The downside? I can already see tiny specks of dust getting stuck onto the rubber grip area, so this might be a potential problem for those who want their pens to be spotlessly clean.
Enough words for the moment. The next section will have more pictures to replace the need for words:
When I tried the black point 88 pen, which was brand new, it was very smooth. I took out the two old ones (green and brown) that I have bought about 7 years ago – not so smooth. Some problems with the ink flow, which did not flow out properly especially for the brown one. The brown and green point 88’s are really old pens that have been used extensively before. It is possible that the pens are drying out, or that the ink levels are too low to produce a decent wet line. In the midst of writing, I found out that there seem to be some line variation from the older pens.
It doesn’t seem so clear in this picture, but if you scrutinize the actual writing sample, there is a minuscule bit of line variation. The brown’s should be a little more obvious. I attribute this to the low ink levels of the pens. Also, after prolonged writing at a certain angles, the nibs might have become flattened, causing it to look a little like an italic stub which might be the cause of the line variations.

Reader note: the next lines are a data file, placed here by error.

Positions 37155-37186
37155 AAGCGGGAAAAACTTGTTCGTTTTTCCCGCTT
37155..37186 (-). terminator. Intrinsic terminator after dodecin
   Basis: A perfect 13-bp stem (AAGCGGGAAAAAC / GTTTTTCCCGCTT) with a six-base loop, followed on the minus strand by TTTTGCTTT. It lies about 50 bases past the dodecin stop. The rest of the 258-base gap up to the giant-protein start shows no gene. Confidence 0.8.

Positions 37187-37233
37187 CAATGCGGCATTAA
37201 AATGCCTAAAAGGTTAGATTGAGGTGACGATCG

The pointVisco has a rather fine and sharp nib point, which I really love. The scratchiness in this case does not indicate a lousy nib. In fact, it is a very smooth writing experience. I compared the size of the nib with 4 other pens, and found that the pointVisco looks like it has the sharpest, cleanest and the most pointed nib of all.
If you’re interested in more info about these pens, you can check them out on the Stabilo website:
The Stabilo Pen 68 comes in FORTY different colours. How cool is that!
The Stabilo pointVisco comes in 10 colours. There is a Stabilo GREENpoint which has a very similar design as the pointVisco. It is 98% recyclable, for those of you eco-friendly people out there. But this is not a gel pen. It’s a fineliner. I put it together with the pointVisco simply because of the design. Just sayin’.
I bought the point 88 at 1.20 SGD, Pen 68 at 1.30 SGD and the pointVisco at 2.60 SGD (a little too expensive in my opinion, this last one), at Popular Bookstore in Singapore. To buy it online, I did a quick search and saw that Cult Pens sell pretty much the entire range of Stabilos! So take your time to browse through their online catalogue.
Don’t forget to also leave a comment if you had some experience with these pens, no matter good or bad!